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U.S. Steel Will Be Replaced in S&P 500 by Martin Marietta

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June 27 (Bloomberg) -- U.S. Steel Corp., the 113-year-old metal producer, will be replaced in the Standard & Poor’s 500 Index by Martin Marietta Materials Inc.

The company founded by J.P. Morgan and steel magnates including Andrew Carnegie is too small for the American equity benchmark, according to a statement from S&P Dow Jones Indices. The company, with a market value of $3.8 billion, will be added to the S&P MidCap 400 Index at the close of trading on July 1.

“It’s an old name,” Walter “Bucky” Hellwig, a senior vice president at BB&T Wealth Management, said in a phone interview from Birmingham, Alabama. “There may be some short-term price movement based on the fact that it’s not in the index, but it’s not going out of every index.”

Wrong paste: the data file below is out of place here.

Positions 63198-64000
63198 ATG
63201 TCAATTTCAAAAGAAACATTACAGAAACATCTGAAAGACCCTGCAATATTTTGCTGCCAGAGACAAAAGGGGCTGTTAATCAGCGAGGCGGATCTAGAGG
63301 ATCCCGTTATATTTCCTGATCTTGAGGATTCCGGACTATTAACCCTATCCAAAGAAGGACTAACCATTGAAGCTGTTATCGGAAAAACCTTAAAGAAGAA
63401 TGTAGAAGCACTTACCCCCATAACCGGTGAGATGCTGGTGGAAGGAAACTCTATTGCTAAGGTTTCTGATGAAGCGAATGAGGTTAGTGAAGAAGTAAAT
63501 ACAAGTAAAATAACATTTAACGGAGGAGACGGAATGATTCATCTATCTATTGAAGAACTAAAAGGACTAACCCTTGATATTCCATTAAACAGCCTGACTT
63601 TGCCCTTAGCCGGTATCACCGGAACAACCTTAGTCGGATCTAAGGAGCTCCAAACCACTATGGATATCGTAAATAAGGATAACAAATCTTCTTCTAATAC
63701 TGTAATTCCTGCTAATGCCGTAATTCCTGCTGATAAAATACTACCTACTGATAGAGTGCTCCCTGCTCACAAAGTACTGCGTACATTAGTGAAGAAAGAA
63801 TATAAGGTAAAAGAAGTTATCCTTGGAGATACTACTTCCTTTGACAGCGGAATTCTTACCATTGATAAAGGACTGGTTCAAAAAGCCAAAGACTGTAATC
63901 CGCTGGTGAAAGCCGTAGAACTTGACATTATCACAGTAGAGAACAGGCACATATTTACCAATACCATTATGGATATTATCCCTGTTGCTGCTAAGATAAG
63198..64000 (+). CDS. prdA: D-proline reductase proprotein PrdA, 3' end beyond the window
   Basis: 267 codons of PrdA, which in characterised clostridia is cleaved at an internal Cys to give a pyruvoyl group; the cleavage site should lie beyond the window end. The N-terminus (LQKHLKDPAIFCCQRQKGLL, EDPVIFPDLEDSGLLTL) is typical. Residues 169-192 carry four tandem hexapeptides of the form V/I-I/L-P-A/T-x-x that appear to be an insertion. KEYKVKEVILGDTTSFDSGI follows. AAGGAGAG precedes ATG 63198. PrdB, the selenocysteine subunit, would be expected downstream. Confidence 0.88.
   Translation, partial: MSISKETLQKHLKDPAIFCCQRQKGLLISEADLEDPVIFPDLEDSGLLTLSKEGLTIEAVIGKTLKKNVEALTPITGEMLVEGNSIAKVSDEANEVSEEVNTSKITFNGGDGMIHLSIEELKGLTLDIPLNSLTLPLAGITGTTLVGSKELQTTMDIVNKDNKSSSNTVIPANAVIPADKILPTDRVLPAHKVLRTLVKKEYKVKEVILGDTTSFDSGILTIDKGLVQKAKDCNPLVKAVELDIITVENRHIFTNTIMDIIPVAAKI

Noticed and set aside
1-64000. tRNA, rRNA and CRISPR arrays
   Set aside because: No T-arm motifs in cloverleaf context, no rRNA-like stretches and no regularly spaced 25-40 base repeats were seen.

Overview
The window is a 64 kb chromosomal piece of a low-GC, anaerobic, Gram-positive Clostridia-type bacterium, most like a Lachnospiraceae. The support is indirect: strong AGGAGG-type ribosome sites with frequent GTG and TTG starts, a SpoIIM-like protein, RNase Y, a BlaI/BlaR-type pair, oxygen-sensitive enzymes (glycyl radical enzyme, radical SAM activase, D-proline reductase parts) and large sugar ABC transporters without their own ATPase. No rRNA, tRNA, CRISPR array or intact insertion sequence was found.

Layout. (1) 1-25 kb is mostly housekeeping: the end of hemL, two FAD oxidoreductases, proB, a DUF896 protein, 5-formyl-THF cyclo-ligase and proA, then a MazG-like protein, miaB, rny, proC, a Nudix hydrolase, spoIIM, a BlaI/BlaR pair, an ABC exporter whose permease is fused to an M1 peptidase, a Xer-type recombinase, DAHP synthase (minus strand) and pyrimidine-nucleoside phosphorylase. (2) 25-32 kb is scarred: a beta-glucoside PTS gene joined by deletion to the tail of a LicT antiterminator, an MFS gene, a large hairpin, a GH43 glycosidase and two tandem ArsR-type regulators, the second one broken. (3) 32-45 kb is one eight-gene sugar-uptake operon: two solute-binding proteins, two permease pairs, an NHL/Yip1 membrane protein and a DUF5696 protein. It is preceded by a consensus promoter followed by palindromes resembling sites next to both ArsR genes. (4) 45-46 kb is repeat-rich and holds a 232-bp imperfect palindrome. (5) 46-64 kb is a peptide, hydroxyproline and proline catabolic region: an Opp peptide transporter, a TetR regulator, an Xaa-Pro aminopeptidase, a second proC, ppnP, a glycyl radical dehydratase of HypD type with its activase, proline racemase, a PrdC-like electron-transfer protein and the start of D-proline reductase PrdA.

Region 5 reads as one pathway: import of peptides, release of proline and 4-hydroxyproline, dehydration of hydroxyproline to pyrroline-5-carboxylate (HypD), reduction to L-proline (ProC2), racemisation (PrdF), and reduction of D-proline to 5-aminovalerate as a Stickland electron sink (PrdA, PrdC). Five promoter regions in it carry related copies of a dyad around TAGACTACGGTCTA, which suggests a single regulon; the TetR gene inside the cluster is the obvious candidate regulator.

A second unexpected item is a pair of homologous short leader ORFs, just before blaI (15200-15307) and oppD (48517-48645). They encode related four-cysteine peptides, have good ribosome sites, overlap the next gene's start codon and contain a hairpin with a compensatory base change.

U.S. Steel, the country’s largest producer of the metal by volume, has struggled amid overcapacity in the global steel industry and competition from cheap imports. It has posted five straight annual losses and the shares tumbled 12 percent this year. The stock was little changed in trading after U.S. exchanges closed today.

Shares of the Pittsburgh-based company were included in the Dow Jones Industrial Average in 1901. Ninety years later, when the company was called USX Corp., it was dropped.

Martin Marietta, based in Raleigh, North Carolina, has seen its shares rally 32 percent in 2014. It has a market value of about $6.1 billion and the U.S. Justice Department yesterday approved its $2.7 billion purchase of Texas Industries Inc., helping the company gain entry into the cement market amid a recovery in the construction industry.

To contact the reporter on this story: Jacob Barach in New York at jbarach1@bloomberg.net

To contact the editors responsible for this story: Lynn Thomasson at lthomasson@bloomberg.net

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